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Basophil histamine release, IgE, eosinophil counts, ECP, and EPX are related to the severity of symptoms in seasonal allergic rhinitis

Authors


Lone Winther, MD, Allergy Unit, TTA 7511, RHIMA, National University Hospital, 20, Tagensvej, DK – 2200 Copenhagen N, Denmark

Abstract

Background: Serum specific IgE, basophil histamine release, and blood eosinophil parameters are associated with allergic rhinitis, but investigations of the relationship to the severity of allergic symptoms are few and conflicting. Our study aimed to investigate the seasonal changes in the following laboratory tests: specific IgE, basophil histamine release, eosinophil counts, and serum and plasma eosinophil cationic protein (ECP) and eosinophil protein X (EPX), and to analyze, in detail, the relationship of each individual test to the severity of symptoms in rhinitis patients allergic to both birch and grass pollen.

Methods: The above tests were performed on blood samples obtained from 49 allergic rhinitis patients during the birch-pollen season, during the grass-pollen season, and after the seasons. Symptom-medication diaries were filled in during both pollen seasons. We used partial least square (PLS) analysis to establish an optimal statistical link between the symptom score and medication and the laboratory tests, in an investigator-independent way.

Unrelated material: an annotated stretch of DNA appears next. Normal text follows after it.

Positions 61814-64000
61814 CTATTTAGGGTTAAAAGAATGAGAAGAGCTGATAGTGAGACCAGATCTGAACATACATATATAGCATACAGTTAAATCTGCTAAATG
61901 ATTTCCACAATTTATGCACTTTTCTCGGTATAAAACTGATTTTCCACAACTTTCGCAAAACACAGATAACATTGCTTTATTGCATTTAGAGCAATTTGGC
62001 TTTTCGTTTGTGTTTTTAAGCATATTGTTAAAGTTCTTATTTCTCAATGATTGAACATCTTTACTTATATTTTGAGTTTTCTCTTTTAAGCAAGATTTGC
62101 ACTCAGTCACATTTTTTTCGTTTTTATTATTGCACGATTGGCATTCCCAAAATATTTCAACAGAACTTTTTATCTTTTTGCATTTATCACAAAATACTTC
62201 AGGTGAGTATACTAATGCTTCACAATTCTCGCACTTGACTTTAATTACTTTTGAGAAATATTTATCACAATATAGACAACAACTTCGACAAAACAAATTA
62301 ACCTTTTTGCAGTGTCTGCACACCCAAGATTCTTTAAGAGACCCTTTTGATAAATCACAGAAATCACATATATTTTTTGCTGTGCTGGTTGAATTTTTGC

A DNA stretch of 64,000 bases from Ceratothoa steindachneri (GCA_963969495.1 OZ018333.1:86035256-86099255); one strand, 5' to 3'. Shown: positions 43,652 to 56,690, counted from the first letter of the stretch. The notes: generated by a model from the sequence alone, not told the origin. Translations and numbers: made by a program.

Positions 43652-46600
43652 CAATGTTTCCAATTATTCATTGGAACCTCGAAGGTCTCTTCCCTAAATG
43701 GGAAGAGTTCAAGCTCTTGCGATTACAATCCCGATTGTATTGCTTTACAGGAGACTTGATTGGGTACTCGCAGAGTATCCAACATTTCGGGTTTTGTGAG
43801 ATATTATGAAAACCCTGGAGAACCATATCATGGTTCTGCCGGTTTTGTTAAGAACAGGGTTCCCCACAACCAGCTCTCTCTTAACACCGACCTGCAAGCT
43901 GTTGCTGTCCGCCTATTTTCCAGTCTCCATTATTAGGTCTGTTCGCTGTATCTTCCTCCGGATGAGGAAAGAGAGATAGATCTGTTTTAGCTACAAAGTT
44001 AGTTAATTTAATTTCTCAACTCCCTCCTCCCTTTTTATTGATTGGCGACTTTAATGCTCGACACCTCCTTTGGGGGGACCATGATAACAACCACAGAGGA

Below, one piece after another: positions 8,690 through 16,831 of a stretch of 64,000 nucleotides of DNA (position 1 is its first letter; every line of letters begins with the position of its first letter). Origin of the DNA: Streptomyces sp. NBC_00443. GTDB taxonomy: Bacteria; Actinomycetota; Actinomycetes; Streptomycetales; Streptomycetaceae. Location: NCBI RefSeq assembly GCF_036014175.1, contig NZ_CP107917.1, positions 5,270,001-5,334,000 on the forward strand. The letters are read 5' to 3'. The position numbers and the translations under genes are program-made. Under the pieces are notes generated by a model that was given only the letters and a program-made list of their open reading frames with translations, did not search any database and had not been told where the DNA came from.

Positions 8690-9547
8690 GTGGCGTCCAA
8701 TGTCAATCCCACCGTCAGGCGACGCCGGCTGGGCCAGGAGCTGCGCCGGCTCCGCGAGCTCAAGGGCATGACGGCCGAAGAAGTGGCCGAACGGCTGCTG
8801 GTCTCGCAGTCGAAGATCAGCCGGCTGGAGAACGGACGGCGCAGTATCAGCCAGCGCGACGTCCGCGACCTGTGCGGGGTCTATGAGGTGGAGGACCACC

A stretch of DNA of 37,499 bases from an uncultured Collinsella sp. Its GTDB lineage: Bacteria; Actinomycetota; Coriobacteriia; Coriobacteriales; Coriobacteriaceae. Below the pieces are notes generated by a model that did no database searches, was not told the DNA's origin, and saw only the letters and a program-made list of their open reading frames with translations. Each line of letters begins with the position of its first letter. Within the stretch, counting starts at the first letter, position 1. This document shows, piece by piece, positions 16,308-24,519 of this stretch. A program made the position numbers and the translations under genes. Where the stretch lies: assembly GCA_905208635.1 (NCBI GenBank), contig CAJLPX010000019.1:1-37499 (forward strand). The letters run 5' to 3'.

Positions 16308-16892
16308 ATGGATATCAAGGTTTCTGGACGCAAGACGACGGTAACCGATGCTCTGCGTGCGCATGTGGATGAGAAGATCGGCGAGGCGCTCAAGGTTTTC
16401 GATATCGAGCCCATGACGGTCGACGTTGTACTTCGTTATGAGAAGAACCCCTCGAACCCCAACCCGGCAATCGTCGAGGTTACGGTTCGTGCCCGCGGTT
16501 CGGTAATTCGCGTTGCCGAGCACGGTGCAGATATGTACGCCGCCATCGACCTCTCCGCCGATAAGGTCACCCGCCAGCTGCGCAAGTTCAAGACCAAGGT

Results: Increases in specific IgE, basophil histamine release, eosinophil counts, serum ECP and EPX, and plasma EPX were observed from the birch-pollen season to the grass-pollen season, followed by a decrease from the grass-pollen season to after the pollen seasons, except for the specific IgE. No seasonal changes in plasma ECP and total IgE were seen. The PLS analysis found a relationship between symptom score and medication and the aggregate laboratory tests (F-test value 40.2, correlation 0.34 for the cumulative relation). However, the variation in laboratory tests could explain only half of the total variation in symptoms and less than a quarter of the total variation in medication. The symptom score and, to a minor degree, medication were especially correlated with the basophil histamine-release results, with a decreasing relevance of specific IgE, eosinophil counts, total IgE, serum and plasma EPX, and serum ECP. Plasma ECP was not related to the symptom score and medication.

Conclusions: A significant relationship between the severity of allergic rhinitis and various allergic inflammatory markers was found but could account for only a minor part of the variation in the patients' evaluation of their disease.

Abbreviations: ACRI: mean daily capsules of acrivastine; ANTA: mean daily antazoline-naphazoline eye-drops; CAP: specific IgE measured by Pharmacia CAP System; ECP: eosinophil cationic protein; EOS: eosinophil counts; EPX: eosinophil protein X; HR: histamine release; HR15: lowest concentration of extract giving ≥15 ng histamine/ml blood in histamine-release test; LEU: leukocyte counts; MAX: maximum histamine released (ng/ml) at any concentration of extract in histamine-release test; NAL: nasal lavage; PLS: partial least square analysis; PRED: mean daily mg of prednisolone; SYMP: mean daily value of total symptom score.

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